Wutarl pulled the bloodied finger back to see the green of the rose stem weaving itself into tendon and muscle, the thorns curved and intertwined to shape into bone and the petals encased the scorched heart and lung.

The petals pulsed with his heartbeat and haggard lung swell as the wound healed layer by layer. Finally, Vinetta’s salve mended what flesh it could on the surface. Gazlan’s writhing turned to convulsions and frothing at the mouth before going still with a horrifying death rattle.

Vinetta gasped as she released her power and grabbed at his face.

“Give him some air.” Merigol said waving her back.

Gazlan lay peering up into the tree canopy which was spackled with sunlight. He did not wince or recoil from it.

“Is he?” Merigol asked.

“No!” Vinetta sobbed. “No, not now, not just as we were…”

Gazlan sputtered and coughed, rising with a terrible cry.

“By the light, it worked!” Wutarl boomed.

“What in the damnation just happened?” Gazlan breathed. He was gripping his chest. “I feel,” He breathed deep, “Fresh?”

Vinetta laughed as she threw her arms around his neck. “We had to make some alterations to your heart as well as your robe… so people knew you weren’t a terror.”

Gazlan stared wide eyed for a moment, before laughing himself and returning her embrace.

“Thank you.” He said. “All of you.”

“Now what of them?” Merigol asked.

The four companions stood over the B team. They bound the rogue and paladin to Bluken and the goblin as they gathered their things and disarmed them. Gazlan took the scimitar from Bluken.

“I might need something extra where we’re going.” He flourished it briefly before tying the scabbard to his belt and sheathing it. “Beautiful markings. These are mage runes yes? Good for severing a bound soul from a ghoul in a pinch.”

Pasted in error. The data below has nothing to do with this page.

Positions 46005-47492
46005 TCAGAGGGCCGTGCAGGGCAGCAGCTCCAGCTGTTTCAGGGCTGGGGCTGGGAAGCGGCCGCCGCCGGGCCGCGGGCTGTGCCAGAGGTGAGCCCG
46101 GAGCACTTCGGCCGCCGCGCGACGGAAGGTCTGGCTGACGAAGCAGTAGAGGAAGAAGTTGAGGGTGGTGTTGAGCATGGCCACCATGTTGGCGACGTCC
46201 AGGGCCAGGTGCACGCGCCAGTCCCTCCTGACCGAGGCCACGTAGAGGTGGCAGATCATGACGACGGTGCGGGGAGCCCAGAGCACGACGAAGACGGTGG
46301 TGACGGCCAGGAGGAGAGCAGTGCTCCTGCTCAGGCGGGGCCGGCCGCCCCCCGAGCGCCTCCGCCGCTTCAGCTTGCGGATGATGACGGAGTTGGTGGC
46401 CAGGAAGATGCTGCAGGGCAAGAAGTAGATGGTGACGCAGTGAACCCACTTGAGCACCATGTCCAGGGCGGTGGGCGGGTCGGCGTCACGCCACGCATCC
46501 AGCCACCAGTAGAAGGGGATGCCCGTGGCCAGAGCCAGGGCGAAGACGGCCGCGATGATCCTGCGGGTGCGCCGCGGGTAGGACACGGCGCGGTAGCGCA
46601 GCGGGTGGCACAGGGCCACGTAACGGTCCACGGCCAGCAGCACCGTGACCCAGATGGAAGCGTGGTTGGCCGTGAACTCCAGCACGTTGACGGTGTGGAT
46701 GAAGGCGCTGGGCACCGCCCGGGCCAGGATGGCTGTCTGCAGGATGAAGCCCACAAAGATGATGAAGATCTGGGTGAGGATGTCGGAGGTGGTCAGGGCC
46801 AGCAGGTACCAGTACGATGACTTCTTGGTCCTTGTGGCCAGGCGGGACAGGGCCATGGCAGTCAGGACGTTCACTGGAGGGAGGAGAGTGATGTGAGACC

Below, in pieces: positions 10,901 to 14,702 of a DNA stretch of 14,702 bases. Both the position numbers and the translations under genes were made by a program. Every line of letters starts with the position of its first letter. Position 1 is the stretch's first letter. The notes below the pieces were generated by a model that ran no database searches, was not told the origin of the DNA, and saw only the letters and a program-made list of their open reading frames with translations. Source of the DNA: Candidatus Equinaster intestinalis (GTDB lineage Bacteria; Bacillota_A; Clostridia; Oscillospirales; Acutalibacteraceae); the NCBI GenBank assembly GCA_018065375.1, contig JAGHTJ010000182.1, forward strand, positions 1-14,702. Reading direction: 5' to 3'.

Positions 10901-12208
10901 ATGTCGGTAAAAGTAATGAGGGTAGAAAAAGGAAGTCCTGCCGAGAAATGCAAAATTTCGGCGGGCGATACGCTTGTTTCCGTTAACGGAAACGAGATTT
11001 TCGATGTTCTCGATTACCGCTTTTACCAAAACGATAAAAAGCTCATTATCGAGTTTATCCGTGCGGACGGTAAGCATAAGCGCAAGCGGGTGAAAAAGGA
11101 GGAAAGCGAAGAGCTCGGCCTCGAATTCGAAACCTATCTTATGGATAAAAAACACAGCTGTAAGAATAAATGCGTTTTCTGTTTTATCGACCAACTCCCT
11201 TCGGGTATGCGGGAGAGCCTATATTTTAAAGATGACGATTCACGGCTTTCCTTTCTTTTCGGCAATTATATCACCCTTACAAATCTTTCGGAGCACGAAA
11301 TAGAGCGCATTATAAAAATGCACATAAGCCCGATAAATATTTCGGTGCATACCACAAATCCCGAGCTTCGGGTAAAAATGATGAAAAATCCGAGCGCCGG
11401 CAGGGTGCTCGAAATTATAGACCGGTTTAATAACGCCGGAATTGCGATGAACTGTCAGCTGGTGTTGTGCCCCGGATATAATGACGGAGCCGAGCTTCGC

“Are you going to kill us?” The paladin asked.

“We should.” Wutarl growled, menacing him with the war hammer he had taken. He had the paladin’s plate armour strapped tightly over his chain mail. The plate looked as if it had shrunk as he wore it.

“But we will leave you tied up here. The village trappers have some snares set up nearby. I’m sure they’ll find you lot eventually.” Vinetta said with hands on her hips, by the rogue’s knife and cudgel strapped to her waist by her vines.

“So long, B team.” Merigol laughed.

He twisted the looking glass strapped to his eye. A gift from the goblin. The glass expanded and retracted as he fiddled around with it.

The four turned from the bound bandits and made up the slope.

“So you aren’t one of the bad ones?” Bluken called after them. “You’re really going to try and stop this mess?”

“I’ll stop the mess caused by the damned. And I’ll go through any of the living who try to stop me!” Gazlan replied over his shoulder.

“We should really be more vigilant in future.” Wutarl said, slinging the hammer over his shoulder to carry with his axe.

“True.” Merigol answered. “And if we get into close quarters again, I might need an exoskeleton for my arms… Wutarl?

“Aye, I can do that.” Wutarl halted to unpack some contraption from his travel sack to tinker with while they marched.

Merigol waited for him as Gazlan and Vinetta pushed onwards.

“The Rose Squad, eh?” She said, nudging him with her shoulder.

“Fitting even before your… alteration?” He clasped his hand around hers. “You saved my life again.”

“Hmm, don’t get used to it.” She teased.

Gazlan smiled, but his mirth wore off easily. Ubzlan the Terror. It was almost certain now that he was the Necromancer harvesting along the coast.

He was close, and he could feel his power growing.

This next battle was going to be hard. He knew it would come to this ever since he set out on this quest. But as they halted for Wutarl and Merigol to catch up he felt some small hope.

Maybe, he thought. Maybe with this motley band that was becoming a family they might actually prevail. He felt at the flowers on his hood, felt the rose that beat with his heart and swelled with his breath, felt the warmth of Vinetta’s fingers between his and allowed himself to smile.

Part VI